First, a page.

The first installment of this series examined strategic considerations in filing an intellectual property action in the United States district courts, the most traditional forum for such actions. In this installment we discuss the United States International Trade Commission (“ITC”), an agency that over the past decade became one of the preeminent forums for patent litigation. The ITC can be a tremendous tool for those whose rights are infringed, especially for parties dealing with knockoffs, infringement by many unrelated parties, or those in industries where market realities require speedy judgments. However, navigating ITC rules and practices can be tricky for the inexperienced or unprepared.
The ITC is an independent federal agency which performs a number of functions, such as investigating the effects of subsidized imports on domestic industries, but also performs “Intellectual Property-Based Import Investigations.” The ITC has the unique ability to direct U.S. Customs to block infringing products from entering the United States. If a party is found to have violated intellectual property rights, the ITC has three main forms of relief it can provide: a “Limited Exclusion Order” directing Customs to block the importation of all products of the named parties found to be infringing; a “General Exclusion Order,” where Customs stops all infringing products, regardless of their origin; and a “cease and desist order” barring infringers located inside of the United States from selling infringing products.
However, there are some limitations to the ITC. Only certain rights holders may institute ITC proceedings as those seeking ITC relief must demonstrate that they, or their licensees, have a “domestic industry” and perform some manufacturing, research, technical support, repair, or licensing work inside the United States. Second, because the ITC’s main remedies are exclusion orders enforced by U.S. Customs at the border and ports, the ITC does not effectively address infringement by products manufactured inside the United States. Also, though the ITC has the ability to block digital imports, exclusion orders are better suited to the exclusion of physical products than of electronic transmissions. In addition, the ITC cannot provide monetary damages and all relief is prospective and bars future behavior.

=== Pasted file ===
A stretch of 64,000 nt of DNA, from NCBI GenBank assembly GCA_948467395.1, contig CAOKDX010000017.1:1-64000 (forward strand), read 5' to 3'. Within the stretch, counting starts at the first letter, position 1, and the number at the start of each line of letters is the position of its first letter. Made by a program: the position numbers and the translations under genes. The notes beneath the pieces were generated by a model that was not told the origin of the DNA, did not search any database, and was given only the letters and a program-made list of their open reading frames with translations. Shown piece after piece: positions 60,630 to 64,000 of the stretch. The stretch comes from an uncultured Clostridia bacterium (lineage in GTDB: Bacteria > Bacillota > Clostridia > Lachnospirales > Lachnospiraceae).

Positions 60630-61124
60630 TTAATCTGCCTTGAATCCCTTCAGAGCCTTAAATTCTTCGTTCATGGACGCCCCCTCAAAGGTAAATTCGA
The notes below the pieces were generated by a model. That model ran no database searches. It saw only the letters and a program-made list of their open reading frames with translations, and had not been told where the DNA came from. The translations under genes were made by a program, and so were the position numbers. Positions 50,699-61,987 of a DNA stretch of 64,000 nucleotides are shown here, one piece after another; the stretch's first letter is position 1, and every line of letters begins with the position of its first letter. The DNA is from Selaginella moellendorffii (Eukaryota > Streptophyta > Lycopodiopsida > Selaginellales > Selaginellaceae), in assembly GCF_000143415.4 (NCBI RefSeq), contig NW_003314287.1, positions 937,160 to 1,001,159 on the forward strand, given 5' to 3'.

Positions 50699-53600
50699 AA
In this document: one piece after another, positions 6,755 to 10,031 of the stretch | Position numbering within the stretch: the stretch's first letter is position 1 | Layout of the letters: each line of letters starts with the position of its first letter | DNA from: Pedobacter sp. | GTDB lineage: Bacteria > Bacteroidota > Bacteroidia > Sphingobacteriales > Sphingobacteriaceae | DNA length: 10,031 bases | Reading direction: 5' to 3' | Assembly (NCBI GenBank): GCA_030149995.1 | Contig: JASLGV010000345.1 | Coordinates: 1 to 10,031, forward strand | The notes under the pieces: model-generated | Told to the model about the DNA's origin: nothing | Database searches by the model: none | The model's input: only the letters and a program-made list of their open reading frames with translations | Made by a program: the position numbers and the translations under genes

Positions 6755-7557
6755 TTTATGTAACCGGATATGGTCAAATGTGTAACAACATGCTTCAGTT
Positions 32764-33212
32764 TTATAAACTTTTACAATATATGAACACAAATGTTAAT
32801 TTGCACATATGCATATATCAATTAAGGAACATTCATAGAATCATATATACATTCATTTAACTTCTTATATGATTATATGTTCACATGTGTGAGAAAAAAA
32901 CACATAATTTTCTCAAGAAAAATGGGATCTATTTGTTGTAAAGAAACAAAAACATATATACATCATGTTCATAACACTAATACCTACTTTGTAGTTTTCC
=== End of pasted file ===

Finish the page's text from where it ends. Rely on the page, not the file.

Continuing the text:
ITC litigation can be difficult for those whose counsel is not experienced in ITC practice. The ITC’s unique and stringent procedural rules, with many opportunities for the inadvertent waiver of arguments often trap those who are new to the forum.
Unlike the district courts, the ITC is mainly for offensive action, for parties wishing to enforce their intellectual property. However, there is one method of defensive use of the ITC—often parties subject to an ITC exclusion order redesign their products in a way that they believe is no longer infringing and would like their redesigned products to be able to enter the United States without being stopped by Customs. In these cases, the party may seek an Advisory Opinion from the ITC, where the ITC examines the redesigned product and issues an opinion on whether or not it infringes.
ITC actions can be difficult for those unused to the forum or its speed, and the ITC offers little relief for those who seeking damages or whose rights are infringed by products produced in the United States. However, the ITC’s speed, knowledgeable judges, and joinder rules offer distinct advantages to those in high tech areas, where markets and products change rapidly, and the technology may be hard to grasp. The ITC is also particularly useful to those whose rights are infringed by multiple unrelated parties, and its general exclusion order remedy is an extremely efficient way to fight counterfeits and knockoffs.